For the past forty years, David Strick has studied the mysterious phenomenon that is Hollywood, examining its artificiality and its affect on the world beyond the city limits. Strick has just started a blog where he combines the media’s image of Hollywood with his own in order to give an insider’s view of the industry. A portrait of the photographer in ten points.
LA Times wins $266,000 from photographer David Strick *
Message to freelancers: sue the Los Angeles Times at your own risk. An arbitrator has awarded the paper $266,000 to cover the costs of defending itself against a suit by the longtime Hollywood photographer.
An arbitrator has awarded the paper $266,000 to cover the costs of defending itself against a suit by the longtime Hollywood editorial photographer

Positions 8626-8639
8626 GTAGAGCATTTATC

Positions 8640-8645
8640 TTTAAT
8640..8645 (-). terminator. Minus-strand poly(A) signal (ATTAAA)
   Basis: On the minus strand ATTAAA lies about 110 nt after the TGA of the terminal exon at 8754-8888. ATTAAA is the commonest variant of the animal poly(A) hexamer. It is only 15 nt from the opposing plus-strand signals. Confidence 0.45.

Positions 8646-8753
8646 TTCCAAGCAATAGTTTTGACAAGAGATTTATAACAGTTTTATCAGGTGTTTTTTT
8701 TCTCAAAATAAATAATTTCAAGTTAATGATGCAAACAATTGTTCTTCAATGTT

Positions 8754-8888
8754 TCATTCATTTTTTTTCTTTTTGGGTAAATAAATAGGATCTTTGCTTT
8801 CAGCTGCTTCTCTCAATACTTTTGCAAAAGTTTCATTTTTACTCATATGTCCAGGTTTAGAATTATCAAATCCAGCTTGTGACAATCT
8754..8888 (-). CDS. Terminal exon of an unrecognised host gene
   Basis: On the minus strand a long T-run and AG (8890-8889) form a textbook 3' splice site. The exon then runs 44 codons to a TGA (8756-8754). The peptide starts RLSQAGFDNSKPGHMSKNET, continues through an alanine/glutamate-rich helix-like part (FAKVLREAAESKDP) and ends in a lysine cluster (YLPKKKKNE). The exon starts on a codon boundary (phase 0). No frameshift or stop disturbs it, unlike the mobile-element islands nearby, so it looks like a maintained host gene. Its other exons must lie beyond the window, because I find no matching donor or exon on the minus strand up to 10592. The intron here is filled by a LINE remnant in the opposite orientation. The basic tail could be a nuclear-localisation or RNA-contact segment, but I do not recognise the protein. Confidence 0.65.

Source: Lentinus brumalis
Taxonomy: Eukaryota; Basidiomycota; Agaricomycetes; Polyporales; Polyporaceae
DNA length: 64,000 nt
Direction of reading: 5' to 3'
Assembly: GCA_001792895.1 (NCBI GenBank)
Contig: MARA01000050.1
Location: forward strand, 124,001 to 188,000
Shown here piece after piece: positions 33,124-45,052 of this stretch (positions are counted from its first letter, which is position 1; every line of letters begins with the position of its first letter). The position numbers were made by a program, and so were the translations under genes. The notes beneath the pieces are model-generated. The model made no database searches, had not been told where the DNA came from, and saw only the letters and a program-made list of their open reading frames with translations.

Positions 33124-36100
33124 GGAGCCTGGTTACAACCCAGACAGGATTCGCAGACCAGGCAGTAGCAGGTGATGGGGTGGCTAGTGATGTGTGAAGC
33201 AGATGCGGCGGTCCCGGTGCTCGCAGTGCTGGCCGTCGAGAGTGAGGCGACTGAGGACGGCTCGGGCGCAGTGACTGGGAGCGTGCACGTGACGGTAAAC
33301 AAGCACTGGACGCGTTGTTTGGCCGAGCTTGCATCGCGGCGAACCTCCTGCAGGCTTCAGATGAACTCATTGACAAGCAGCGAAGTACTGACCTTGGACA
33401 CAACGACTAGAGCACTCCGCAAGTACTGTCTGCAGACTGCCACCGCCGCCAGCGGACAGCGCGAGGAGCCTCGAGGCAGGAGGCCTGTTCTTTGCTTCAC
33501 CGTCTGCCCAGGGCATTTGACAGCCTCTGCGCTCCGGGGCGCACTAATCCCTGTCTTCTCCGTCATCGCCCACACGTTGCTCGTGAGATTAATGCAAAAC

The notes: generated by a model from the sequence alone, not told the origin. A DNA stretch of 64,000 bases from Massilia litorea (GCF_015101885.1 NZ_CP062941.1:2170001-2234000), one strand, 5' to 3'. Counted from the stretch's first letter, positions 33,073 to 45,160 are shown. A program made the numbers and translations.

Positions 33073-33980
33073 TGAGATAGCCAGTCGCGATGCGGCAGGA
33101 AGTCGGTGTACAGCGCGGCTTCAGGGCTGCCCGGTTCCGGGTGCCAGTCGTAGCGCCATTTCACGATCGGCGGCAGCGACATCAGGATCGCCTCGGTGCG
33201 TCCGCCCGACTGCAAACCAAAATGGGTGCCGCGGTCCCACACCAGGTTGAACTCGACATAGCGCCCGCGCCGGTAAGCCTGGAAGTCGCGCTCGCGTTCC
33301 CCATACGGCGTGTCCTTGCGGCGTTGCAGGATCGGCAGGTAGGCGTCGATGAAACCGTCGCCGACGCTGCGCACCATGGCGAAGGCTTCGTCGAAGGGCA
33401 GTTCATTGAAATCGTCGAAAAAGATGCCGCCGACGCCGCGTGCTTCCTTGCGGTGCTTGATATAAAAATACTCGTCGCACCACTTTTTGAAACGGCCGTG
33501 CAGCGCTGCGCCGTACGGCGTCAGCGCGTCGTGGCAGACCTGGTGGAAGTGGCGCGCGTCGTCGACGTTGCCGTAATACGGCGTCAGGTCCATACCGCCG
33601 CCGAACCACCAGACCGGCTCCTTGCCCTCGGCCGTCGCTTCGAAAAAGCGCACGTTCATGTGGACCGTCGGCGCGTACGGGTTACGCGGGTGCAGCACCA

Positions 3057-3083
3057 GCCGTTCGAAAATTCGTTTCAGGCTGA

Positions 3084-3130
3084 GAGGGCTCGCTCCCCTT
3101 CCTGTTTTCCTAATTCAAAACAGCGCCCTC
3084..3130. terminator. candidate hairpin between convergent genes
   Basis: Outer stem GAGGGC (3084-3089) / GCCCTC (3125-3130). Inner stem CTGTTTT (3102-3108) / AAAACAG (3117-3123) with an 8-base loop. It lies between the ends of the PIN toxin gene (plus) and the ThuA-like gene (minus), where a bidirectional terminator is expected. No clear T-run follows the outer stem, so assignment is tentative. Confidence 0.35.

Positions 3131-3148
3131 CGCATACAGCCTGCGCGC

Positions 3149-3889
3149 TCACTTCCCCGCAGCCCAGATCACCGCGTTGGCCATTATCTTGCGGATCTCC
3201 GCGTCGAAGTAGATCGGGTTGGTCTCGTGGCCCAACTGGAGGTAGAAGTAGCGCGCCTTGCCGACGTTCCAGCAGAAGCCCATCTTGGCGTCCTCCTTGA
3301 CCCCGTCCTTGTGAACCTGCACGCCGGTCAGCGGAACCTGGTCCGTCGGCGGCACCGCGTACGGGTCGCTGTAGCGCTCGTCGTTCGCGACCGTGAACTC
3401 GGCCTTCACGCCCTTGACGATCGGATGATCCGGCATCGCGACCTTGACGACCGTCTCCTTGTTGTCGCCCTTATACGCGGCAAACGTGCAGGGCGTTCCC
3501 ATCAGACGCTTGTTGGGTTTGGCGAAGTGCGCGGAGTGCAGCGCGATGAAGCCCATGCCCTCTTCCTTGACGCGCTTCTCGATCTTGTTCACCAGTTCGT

What happens when you work as a contract freelancer for a publication and it continues to put out your work after you leave? It's all about the fine print, innit?
As we walked the streets, I noticed a certain type of photographer that stood in contrast to the sophisticated, mature practioners like Tim or our other luncheon mates, John Stanmeyer, Ami Vitale, David Strick, Jack Picone and others. It seemed to me this group was like a pack of roving jackals. There was a certain aggressive energy, wildness and a willingness to do whatever it takes to get the job done. This subset of photographers spoke about wanting to change the world, but their words sounded somewhat disingenuous. They wanted the thrill of danger, the clarity that comes when Life faces Death; the hunt, the kill. Their giant cameras slung around their necks while strolling around the peaceful streets of this French city were like bazookas, and shooting was an act of aggression for them.